Kia Motors America announced that its first hybrid, the 2011 Optima Hybrid, will be priced at $26,500. The Optima Hybrid, with an expected rating of 35 miles per gallon in the city and 40 on the highway, goes on sale in June.
The gas-electric Optima shares its hybrid system with the Hyundai Sonata, which surprisingly carries a lower MSRP of $25,800. The full range of Optima trim levels are priced between $18,995 and $25,995, while the Sonata trims vary ― at a slightly higher price ― between $19,395 and $27,245. Yet, Kia priced the hybrid Optima $700 higher than the Sonata Hybrid.
Kia Optima hybrid (Kia Motors)
The higher price tag could be explained by the Optima Hybrid’s list of standard equipment, which includes a rear-mounted backup camera, rear spoiler, auto-down front windows, a cooled glovebox, compass and Kia’s infotainment system.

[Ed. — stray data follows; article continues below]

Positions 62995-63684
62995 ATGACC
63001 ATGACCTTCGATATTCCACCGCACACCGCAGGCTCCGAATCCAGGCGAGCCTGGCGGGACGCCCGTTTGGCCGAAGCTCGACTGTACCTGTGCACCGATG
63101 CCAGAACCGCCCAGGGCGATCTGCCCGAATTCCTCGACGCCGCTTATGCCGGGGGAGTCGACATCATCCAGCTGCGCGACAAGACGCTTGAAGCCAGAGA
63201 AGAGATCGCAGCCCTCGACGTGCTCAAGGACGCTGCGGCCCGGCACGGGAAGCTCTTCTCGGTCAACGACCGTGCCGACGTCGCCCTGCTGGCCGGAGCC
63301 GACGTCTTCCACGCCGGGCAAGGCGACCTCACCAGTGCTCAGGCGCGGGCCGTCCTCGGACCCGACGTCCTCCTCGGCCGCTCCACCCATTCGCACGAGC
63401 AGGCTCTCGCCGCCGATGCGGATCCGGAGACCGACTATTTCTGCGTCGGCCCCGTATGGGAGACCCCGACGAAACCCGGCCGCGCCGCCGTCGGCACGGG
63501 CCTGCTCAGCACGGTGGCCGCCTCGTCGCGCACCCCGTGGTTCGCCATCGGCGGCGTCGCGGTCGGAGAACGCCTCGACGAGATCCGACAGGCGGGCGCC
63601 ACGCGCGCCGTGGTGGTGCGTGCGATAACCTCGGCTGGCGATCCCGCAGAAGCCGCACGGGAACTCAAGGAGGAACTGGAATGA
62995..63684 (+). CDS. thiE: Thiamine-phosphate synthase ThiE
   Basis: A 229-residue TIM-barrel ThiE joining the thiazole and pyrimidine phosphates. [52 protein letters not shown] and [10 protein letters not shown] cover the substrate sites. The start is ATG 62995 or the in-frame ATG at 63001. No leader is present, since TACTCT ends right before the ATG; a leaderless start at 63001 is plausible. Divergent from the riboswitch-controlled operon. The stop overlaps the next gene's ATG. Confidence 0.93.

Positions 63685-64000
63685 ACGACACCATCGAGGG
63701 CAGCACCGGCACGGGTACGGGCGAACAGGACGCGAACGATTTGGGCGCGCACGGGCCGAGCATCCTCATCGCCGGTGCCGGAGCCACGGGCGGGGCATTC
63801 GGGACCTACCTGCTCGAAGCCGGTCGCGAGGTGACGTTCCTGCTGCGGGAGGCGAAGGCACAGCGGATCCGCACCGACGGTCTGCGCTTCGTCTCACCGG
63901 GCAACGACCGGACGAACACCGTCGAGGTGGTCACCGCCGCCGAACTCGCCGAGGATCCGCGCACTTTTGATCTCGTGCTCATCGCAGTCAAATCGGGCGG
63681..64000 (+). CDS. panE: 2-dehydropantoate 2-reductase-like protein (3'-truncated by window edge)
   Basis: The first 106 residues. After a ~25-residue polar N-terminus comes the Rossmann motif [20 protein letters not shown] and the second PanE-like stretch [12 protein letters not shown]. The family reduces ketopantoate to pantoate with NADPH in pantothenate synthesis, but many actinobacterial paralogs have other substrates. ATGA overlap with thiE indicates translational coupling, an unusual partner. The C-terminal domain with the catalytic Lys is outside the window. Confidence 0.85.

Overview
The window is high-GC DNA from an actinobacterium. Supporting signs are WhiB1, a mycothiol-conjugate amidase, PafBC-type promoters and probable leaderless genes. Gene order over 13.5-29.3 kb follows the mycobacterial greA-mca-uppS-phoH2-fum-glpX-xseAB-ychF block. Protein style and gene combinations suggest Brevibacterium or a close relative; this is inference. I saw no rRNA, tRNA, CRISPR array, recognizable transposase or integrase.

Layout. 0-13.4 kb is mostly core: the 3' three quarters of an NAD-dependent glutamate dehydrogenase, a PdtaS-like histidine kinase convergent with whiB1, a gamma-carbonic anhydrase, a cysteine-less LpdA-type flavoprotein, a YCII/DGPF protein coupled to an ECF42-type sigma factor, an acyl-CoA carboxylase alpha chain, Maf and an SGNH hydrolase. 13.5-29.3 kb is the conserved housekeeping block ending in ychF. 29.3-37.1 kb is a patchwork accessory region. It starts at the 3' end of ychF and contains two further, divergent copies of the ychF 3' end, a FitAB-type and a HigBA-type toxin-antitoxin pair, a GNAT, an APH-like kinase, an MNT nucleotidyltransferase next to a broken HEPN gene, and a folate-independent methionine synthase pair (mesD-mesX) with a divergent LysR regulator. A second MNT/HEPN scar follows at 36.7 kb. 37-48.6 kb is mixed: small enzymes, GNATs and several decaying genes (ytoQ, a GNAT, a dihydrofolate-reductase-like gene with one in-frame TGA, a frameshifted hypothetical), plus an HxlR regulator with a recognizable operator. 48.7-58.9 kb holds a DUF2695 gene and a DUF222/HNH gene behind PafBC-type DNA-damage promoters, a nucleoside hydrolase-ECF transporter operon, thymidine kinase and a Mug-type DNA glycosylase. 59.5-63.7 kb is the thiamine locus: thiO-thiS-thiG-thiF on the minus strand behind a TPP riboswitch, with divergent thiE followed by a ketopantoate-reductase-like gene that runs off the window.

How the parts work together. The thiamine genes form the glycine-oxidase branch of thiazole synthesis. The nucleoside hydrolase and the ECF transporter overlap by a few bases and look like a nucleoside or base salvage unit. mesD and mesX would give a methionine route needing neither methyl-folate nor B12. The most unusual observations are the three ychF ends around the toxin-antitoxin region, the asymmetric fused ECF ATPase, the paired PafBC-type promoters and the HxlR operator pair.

All Optima Hybrids also offer a unique front grille design, 16-inch alloy wheel design, fog lamps, heated outside mirrors, front and rear lower bumpers and side sills and LED tail lamp design.
Nonetheless, the Optima Hybrid beats the price of Ford Fusion ― which offers similar fuel economy at 41/36 ― by about two grand. It matches the base MSRP of the Toyota Camry Hybrid, which is notably less efficient at 33 mpg in the city and 34 on the highway.
The Optima and Sonata Hybrids are among the new wave of so-called “P2” hybrids that use a parallel two-clutch approach to could provide 95 percent of the fuel efficiency benefits of an expensive two-motor system (used by Toyota and Ford), but at cost reductions of one-third or more. Hyundai says the Sonata Hybrid can travel up to 75 mph on electricity alone. It also means better efficiency on the highway, rather than the city. Hyundai and Kia also believe that matching the hybrid system to a six-speed automatic transmission provides a more engaging driving experience than hybrids using continuously variably transmissions.
(From news reports)